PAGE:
The Gazette covers City Hall, now a flood-damaged icon on May's Island in the Cedar River

Council caves on golf course debt; utilities, bus fares headed up; new vacuum trucks for leaf pickup; monthly downtown parking at 82 percent of pre-flood levels

In Brian Fagan, City Hall, Floods, Jim Prosser on January 27, 2009 at 11:08 pm

The council’s annual budget work goes on.

It’s a different day, this flood-recovery era. All the numbers seem to be headed up.

Rates on the city’s package of four utilities -– water, waste water treatment/sanitary sewer, storm sewer and solid waste/recycling – are slated to go up 14 percent or $100 a year for the typical homeowner, Pat Ball, the city’s utilities director, proposed to the City Council last night.

Even the number of employees is climbing after years of cuts and after a major City Hall reorganization two years ago that sent some senior management talent packing. Some 30 new employees may be in the offing.

Among the most notable budget items last night had to do with the city’s golf operations.

In the year prior to the 2008 flood, there were few City Hall stories that garnered as much space in the news as one about the city’s Twin Pines Golf Course. The city had floated an idea to sell a piece of the place to raise money to fix it and make other golf course improvements. Golfers and park lovers were incensed, a City Hall task force was convened, and the city idea faded into a bottom drawer somewhere.

Even so, one City Hall position survived: the city golf operation would pay its way with golf fees as it always had done. It would get no general property-tax revenue to help balance its budget, no matter that it faced years of having to pay an annual debt bill in the range of $400,000 to cover the cost of improvements already made to the city’s Jones and Ellis courses.

Well, last night it was as if all of that debate never happened.

With little discussion, the City Council signaled that it will relieve the golf operation of its ongoing annual debt payments and pay those bills with general property taxes.

It was an easy switch of direction. After all, the golf operation’s entire budget was damaged what with the damage that the June flood did to the Jones Park Golf Course. Seventeen of the course’s 18 holes were destroyed, the clubhouse was flooded and the course was closed for the season. It will open this year, though to somewhat limited use, Julie Sina, the city’s parks and recreation director, said last night.

Sina noted that the trend here and nationwide continues: Fewer people are playing golf. And Sina predicted that the current recession will keep more people away from the courses this year, too.

City Manager Jim Prosser said the debt taken on in recent years to modernize the Jones and Ellis golf courses was not bad planning. No one could have foreseen golf’s downward trend, he said.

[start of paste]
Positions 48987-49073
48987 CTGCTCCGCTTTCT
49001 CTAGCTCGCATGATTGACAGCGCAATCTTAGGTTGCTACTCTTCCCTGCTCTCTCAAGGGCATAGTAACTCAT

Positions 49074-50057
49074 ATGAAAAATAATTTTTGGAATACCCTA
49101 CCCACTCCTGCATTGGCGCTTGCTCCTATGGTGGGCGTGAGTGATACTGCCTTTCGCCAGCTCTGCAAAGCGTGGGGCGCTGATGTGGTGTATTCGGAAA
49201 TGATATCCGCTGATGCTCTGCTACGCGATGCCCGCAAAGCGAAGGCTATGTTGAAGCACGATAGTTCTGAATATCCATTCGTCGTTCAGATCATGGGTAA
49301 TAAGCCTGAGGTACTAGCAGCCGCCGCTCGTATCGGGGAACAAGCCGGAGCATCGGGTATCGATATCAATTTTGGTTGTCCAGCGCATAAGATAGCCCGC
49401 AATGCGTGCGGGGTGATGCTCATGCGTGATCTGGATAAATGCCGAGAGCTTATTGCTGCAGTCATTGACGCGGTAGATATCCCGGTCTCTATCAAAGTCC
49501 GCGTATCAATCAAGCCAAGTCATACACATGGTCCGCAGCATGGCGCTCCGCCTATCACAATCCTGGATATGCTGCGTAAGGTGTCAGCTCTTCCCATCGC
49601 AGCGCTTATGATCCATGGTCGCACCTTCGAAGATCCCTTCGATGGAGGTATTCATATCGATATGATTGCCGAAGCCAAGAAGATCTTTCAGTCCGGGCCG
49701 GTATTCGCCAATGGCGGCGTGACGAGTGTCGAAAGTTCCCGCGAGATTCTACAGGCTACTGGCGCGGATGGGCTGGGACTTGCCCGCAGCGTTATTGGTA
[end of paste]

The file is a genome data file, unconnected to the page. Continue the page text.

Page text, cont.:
In an effort to lure more golfers to the city courses, the new budget keeps city golf fees where they have been.

Council member Brian Fagan wondered if Prosser and Sina had any plans to present the council with a plan to privatize one or more of the courses. Some other cities have tried such a thing.

Prosser said the council would likely see some information about that, but he added that privatization can be an unwelcome concept in some corners. There were some chilling responses to the idea of privatizing the city’s downtown parking operation, an idea which was set aside when the flood hit last June.

The city’s parking operation, which historically has paid for itself with fees, won’t in the next budget year. The council has given monthly parkers a reduction in fares to encourage businesses to return to the flood-damaged downtown.

Prior to the June flood, the city had 3,422 monthly parkers. It now has about 2,800 or 82 percent of the pre-flood number. The downtown parking system is now at 60-percent capacity. Some 1,800 spaces are available, Casey Drew, the city’s finance director, reported.

Two other budget highlights from last night: City bus fares are headed up from $1 to $1.25 a ride for adults and from 50 cents to 60 cents for seniors.

Fares cover about 15 percent of the cost of operating the city bus system, the city’s Ball told the council last night. One idea to cut costs was to eliminate Saturday bus service, which Ball said has reduced ridership whose fares cover only 6 percent of the cost of the service.

Council members, though, said they wanted to keep the Saturday service and preserve the five jobs that Ball said would be lost without it. Brad DeBrower, the city’s transit chief, said the Saturday service provides between 1,200 and 1,300 rides each Saturday.

For now, too, the council has kept in the proposed budget the purchase of new vacuum trucks that will change the city’s fall leaf pickup program.

With the vacuum trucks, residents no longer will rake leaves into the street, but will rake leaves to the edge of the street where the city trucks would vacuum them up. Without the trucks, Ball said the city would require residents to put all their leaves in Yardy carts of paper bags.

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